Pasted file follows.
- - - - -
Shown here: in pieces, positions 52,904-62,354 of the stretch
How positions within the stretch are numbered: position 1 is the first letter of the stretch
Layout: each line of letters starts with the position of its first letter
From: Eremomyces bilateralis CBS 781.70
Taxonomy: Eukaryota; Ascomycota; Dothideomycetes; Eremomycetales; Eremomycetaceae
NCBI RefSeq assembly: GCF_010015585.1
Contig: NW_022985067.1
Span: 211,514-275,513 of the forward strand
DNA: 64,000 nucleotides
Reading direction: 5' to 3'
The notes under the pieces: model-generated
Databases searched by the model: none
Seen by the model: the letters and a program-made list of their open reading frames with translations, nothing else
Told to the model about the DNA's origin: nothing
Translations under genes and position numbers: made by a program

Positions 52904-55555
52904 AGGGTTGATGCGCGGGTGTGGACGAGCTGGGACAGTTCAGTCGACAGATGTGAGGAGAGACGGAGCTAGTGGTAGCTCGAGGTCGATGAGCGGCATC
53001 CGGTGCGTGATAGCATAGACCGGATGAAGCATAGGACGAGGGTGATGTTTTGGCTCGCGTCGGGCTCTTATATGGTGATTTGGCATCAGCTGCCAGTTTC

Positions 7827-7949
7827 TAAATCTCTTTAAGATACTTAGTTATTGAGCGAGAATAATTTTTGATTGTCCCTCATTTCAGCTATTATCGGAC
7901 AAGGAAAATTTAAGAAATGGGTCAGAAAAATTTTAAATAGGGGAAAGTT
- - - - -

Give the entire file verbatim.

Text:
Shown here: in pieces, positions 52,904-62,354 of the stretch
How positions within the stretch are numbered: position 1 is the first letter of the stretch
Layout: each line of letters starts with the position of its first letter
From: Eremomyces bilateralis CBS 781.70
Taxonomy: Eukaryota; Ascomycota; Dothideomycetes; Eremomycetales; Eremomycetaceae
NCBI RefSeq assembly: GCF_010015585.1
Contig: NW_022985067.1
Span: 211,514-275,513 of the forward strand
DNA: 64,000 nucleotides
Reading direction: 5' to 3'
The notes under the pieces: model-generated
Databases searched by the model: none
Seen by the model: the letters and a program-made list of their open reading frames with translations, nothing else
Told to the model about the DNA's origin: nothing
Translations under genes and position numbers: made by a program

Positions 52904-55555
52904 AGGGTTGATGCGCGGGTGTGGACGAGCTGGGACAGTTCAGTCGACAGATGTGAGGAGAGACGGAGCTAGTGGTAGCTCGAGGTCGATGAGCGGCATC
53001 CGGTGCGTGATAGCATAGACCGGATGAAGCATAGGACGAGGGTGATGTTTTGGCTCGCGTCGGGCTCTTATATGGTGATTTGGCATCAGCTGCCAGTTTC

Positions 7827-7949
7827 TAAATCTCTTTAAGATACTTAGTTATTGAGCGAGAATAATTTTTGATTGTCCCTCATTTCAGCTATTATCGGAC
7901 AAGGAAAATTTAAGAAATGGGTCAGAAAAATTTTAAATAGGGGAAAGTT